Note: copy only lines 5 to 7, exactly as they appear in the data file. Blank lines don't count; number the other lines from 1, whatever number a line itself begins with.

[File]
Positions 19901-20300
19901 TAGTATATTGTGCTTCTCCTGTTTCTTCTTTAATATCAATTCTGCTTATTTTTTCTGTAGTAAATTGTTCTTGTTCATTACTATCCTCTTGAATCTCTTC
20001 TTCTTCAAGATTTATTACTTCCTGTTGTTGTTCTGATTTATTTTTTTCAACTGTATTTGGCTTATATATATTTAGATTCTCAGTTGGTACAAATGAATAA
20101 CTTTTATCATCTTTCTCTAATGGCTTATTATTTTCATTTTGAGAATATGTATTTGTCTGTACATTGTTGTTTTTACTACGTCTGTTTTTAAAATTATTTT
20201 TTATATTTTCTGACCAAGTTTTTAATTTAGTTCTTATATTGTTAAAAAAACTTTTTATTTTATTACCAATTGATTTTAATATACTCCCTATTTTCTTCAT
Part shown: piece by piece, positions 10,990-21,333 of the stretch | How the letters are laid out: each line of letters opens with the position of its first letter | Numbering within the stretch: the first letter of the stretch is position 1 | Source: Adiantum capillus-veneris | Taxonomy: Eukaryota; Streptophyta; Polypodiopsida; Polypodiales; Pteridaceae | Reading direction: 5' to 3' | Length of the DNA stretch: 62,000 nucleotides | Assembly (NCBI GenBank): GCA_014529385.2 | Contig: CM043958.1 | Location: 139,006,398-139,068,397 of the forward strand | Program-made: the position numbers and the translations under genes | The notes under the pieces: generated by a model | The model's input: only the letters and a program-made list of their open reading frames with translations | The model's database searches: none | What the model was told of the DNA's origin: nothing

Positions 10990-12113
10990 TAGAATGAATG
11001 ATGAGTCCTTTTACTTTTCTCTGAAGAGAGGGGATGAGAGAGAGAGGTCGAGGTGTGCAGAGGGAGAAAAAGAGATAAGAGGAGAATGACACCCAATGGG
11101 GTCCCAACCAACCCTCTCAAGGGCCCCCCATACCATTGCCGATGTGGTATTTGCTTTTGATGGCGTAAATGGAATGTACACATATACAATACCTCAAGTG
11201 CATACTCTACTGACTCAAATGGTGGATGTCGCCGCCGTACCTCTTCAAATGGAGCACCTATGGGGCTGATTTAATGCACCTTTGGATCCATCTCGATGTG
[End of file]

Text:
20201 TTATATTTTCTGACCAAGTTTTTAATTTAGTTCTTATATTGTTAAAAAAACTTTTTATTTTATTACCAATTGATTTTAATATACTCCCTATTTTCTTCAT
Part shown: piece by piece, positions 10,990-21,333 of the stretch | How the letters are laid out: each line of letters opens with the position of its first letter | Numbering within the stretch: the first letter of the stretch is position 1 | Source: Adiantum capillus-veneris | Taxonomy: Eukaryota; Streptophyta; Polypodiopsida; Polypodiales; Pteridaceae | Reading direction: 5' to 3' | Length of the DNA stretch: 62,000 nucleotides | Assembly (NCBI GenBank): GCA_014529385.2 | Contig: CM043958.1 | Location: 139,006,398-139,068,397 of the forward strand | Program-made: the position numbers and the translations under genes | The notes under the pieces: generated by a model | The model's input: only the letters and a program-made list of their open reading frames with translations | The model's database searches: none | What the model was told of the DNA's origin: nothing

Positions 10990-12113